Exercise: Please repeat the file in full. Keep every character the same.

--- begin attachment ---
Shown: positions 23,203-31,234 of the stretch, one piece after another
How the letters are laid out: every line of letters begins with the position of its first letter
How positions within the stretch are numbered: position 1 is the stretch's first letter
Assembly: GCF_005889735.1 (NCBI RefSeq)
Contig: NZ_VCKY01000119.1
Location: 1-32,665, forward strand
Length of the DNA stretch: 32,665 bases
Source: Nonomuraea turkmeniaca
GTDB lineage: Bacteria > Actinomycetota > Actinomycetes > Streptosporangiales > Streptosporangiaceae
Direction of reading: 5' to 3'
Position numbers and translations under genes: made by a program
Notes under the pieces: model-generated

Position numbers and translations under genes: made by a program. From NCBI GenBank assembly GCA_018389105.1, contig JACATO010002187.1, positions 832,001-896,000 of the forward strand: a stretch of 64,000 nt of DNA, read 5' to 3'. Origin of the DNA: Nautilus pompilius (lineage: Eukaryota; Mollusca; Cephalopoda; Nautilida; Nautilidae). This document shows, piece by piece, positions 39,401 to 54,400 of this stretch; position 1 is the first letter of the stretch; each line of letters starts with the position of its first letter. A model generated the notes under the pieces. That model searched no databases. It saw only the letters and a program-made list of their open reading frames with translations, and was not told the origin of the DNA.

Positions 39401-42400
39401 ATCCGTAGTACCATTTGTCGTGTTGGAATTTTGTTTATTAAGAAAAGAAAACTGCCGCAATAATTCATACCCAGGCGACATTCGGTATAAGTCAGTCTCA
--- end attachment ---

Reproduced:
Shown: positions 23,203-31,234 of the stretch, one piece after another
How the letters are laid out: every line of letters begins with the position of its first letter
How positions within the stretch are numbered: position 1 is the stretch's first letter
Assembly: GCF_005889735.1 (NCBI RefSeq)
Contig: NZ_VCKY01000119.1
Location: 1-32,665, forward strand
Length of the DNA stretch: 32,665 bases
Source: Nonomuraea turkmeniaca
GTDB lineage: Bacteria > Actinomycetota > Actinomycetes > Streptosporangiales > Streptosporangiaceae
Direction of reading: 5' to 3'
Position numbers and translations under genes: made by a program
Notes under the pieces: model-generated

Position numbers and translations under genes: made by a program. From NCBI GenBank assembly GCA_018389105.1, contig JACATO010002187.1, positions 832,001-896,000 of the forward strand: a stretch of 64,000 nt of DNA, read 5' to 3'. Origin of the DNA: Nautilus pompilius (lineage: Eukaryota; Mollusca; Cephalopoda; Nautilida; Nautilidae). This document shows, piece by piece, positions 39,401 to 54,400 of this stretch; position 1 is the first letter of the stretch; each line of letters starts with the position of its first letter. A model generated the notes under the pieces. That model searched no databases. It saw only the letters and a program-made list of their open reading frames with translations, and was not told the origin of the DNA.

Positions 39401-42400
39401 ATCCGTAGTACCATTTGTCGTGTTGGAATTTTGTTTATTAAGAAAAGAAAACTGCCGCAATAATTCATACCCAGGCGACATTCGGTATAAGTCAGTCTCA